Cale Conley fastest as RCR juggernaut grabs top three spots in second NNS practice at Chicagoland

Leave a comment

JOLIET, Illinois — Picking up where they left off in the first session a few hours earlier, Richard Childress Racing dominated Friday’s second Nationwide Series practice session at Chicagoland Speedway.

RCR driver Brian Scott was the fastest in the day’s first practice, while teammate Cale Conley mastered the second session – and in commanding form.

In fact, it was a 1-2-3 RCR showing in the second practice.

While Scott ran a top speed of 172.806 mph in the first practice, Conley’s best run in the second practice was mighty stout, being the only driver to exceed 175 mph with a best lap of 175.262 mph.

RCR teammate Brendan Gaughan, who was fourth-fastest in the first practice, improved to second-fastest in the second session, just a tick short of 175 mph at 174.961 mph.

A third RCR driver, Richard Childress’ grandson Ty Dillon, was third-fastest at 174.848 mph. Scott, meanwhile, could only muster 11th-fastest in the second session (172.667 mph, just a hair shy of his first practice speed).

Roush Fenway Racing claimed the fourth- and fifth-fastest spots: Trevor Bayne (174.447 mph) and Ryan Reed (174.402).

Erik Jones, who is making his Nationwide Series debut this weekend, was sixth-fastest at 174.064 mph, followed by Chase Elliott (173.561), Ryan Sieg (173.321), James Buescher (172.999) and Ryan Blaney (172.822).

Other notables in the second session included:

* No. 12 Elliott Sadler (172.557), No. 13 Kasey Kahne (172.172), No. 14 Kyle Larson (172.057), No. 15 Sam Hornish Jr. (172.051) and No. 17 (Regan Smith (171.638).

* Dylan Kwasniewski, who has new crew chief Shannon Rursch for this race (replaced the released Pat Tryson), continued to search for speed. Kwasniewski was only 22nd fastest (169.343 mph), nearly six mph behind pace-setter Conley.

* Only 39 of the 40 drivers entered took practice laps, with Mike Harmon the slowest of the bunch at just 156.101 mph. Tanner Berryhill was scored 40th, but he did not bring his car onto the racetrack for the second session after recording the 28th-fastest speed in the first session.

Follow me @JerryBonkowski

Have a decent tax refund coming? Buy Ayrton Senna’s 1993 Monaco-winning car

Photos courtesy Bonhams
Leave a comment

Are you expecting a better than normal tax refund? Did you get a very nice bonus from your company due to the new tax cut?

Well, if you have a good chunk of change hanging around and potentially can be in Monaco on May 11, you can have a chance to bid on the 1993 McLaren-Ford MP4/8A that the late Ayrton Senna drove in — and won — that year’s Monaco Grand Prix.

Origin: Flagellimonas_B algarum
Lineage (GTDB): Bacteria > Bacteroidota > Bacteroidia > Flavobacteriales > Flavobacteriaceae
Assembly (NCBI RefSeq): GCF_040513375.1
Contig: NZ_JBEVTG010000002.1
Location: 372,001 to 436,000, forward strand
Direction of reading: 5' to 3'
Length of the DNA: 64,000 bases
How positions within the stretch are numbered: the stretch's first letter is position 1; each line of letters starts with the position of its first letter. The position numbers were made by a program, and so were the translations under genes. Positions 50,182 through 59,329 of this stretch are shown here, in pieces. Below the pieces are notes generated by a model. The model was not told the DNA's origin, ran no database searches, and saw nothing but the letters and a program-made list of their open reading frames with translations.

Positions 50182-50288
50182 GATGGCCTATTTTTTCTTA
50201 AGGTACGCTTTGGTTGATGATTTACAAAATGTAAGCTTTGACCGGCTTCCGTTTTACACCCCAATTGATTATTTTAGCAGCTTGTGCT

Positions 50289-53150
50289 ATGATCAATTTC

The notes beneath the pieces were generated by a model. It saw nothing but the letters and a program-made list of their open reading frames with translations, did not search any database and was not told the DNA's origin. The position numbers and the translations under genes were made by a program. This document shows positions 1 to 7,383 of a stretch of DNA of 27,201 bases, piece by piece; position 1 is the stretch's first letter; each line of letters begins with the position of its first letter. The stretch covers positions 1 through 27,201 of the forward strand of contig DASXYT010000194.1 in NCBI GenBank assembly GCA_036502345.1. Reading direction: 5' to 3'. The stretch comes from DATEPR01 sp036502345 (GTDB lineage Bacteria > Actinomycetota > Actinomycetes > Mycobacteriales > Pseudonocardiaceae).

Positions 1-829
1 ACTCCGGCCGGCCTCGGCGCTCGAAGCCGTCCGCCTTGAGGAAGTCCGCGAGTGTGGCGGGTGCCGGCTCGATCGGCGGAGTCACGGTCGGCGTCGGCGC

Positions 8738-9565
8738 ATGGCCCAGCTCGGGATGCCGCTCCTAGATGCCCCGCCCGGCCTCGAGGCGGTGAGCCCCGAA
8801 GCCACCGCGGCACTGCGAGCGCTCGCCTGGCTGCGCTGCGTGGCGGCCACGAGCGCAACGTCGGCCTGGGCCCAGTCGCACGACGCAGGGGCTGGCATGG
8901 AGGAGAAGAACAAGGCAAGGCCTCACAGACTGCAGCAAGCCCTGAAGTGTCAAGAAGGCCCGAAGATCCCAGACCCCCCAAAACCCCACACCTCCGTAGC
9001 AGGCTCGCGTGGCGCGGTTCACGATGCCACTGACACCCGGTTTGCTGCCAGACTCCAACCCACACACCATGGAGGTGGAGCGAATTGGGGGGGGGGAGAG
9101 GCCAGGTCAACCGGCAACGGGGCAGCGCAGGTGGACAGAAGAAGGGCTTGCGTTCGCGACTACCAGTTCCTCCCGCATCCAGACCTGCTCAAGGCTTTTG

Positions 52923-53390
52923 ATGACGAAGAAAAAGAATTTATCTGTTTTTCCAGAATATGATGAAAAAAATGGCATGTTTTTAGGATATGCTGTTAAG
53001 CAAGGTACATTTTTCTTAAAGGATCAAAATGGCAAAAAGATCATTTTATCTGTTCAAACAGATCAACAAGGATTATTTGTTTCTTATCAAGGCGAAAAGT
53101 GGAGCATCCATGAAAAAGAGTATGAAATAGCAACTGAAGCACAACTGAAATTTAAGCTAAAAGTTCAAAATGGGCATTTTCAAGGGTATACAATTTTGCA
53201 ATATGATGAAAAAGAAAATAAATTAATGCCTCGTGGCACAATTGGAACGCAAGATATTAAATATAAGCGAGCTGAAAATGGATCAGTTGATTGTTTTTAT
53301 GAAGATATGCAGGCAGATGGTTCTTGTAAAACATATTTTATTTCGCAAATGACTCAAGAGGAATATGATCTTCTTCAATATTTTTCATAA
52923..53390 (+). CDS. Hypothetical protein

We’re not just talking about any race winner. It’s also the same car Senna won his sixth Monaco Grand Prix, and the chassis bears the number six.

It’s also the same car Senna piloted to that season’s F1 championship (his third and final title before sadly being killed the next year) and is the first McLaren driven by Senna that’s ever been sold or put up for auction.

The famed Bonhams auction house is overseeing the sale of the car.

“Any Grand Prix-winning car is important, but to have the golden combination of both Senna and Monaco is a seriously rare privilege indeed,” Bonhams global head of motorsport, Mark Osborne, told The Robb Report.

“Senna and Monaco are historically intertwined, and this car represents the culmination of his achievements at the Monegasque track. This is one of the most significant Grand Prix cars ever to appear at auction, and is certainly the most significant Grand Prix car to be offered since the Fangio Mercedes-Benz W196R, which sold for a world record at auction.”

How much might you need? You might want to get a couple of friends to throw in a few bucks as well.

“We expect the car to achieve a considerable seven-figure sum,” Osborne said.

The London newspaper “The Telegraph” predicts the car will sell in the $6.1 million range.”

“This car will set the world record for a Senna car at auction,” Osborne said. “We are as certain as you can be in the auction world.”

While you won’t be able to take the car for a test drive before the auction, it’ll be ready to roar once you pay the price.

“In theory, the buyer could be racing immediately upon receipt of the cleared funds after the auction,” Osborne said. “All systems are primed and ready.”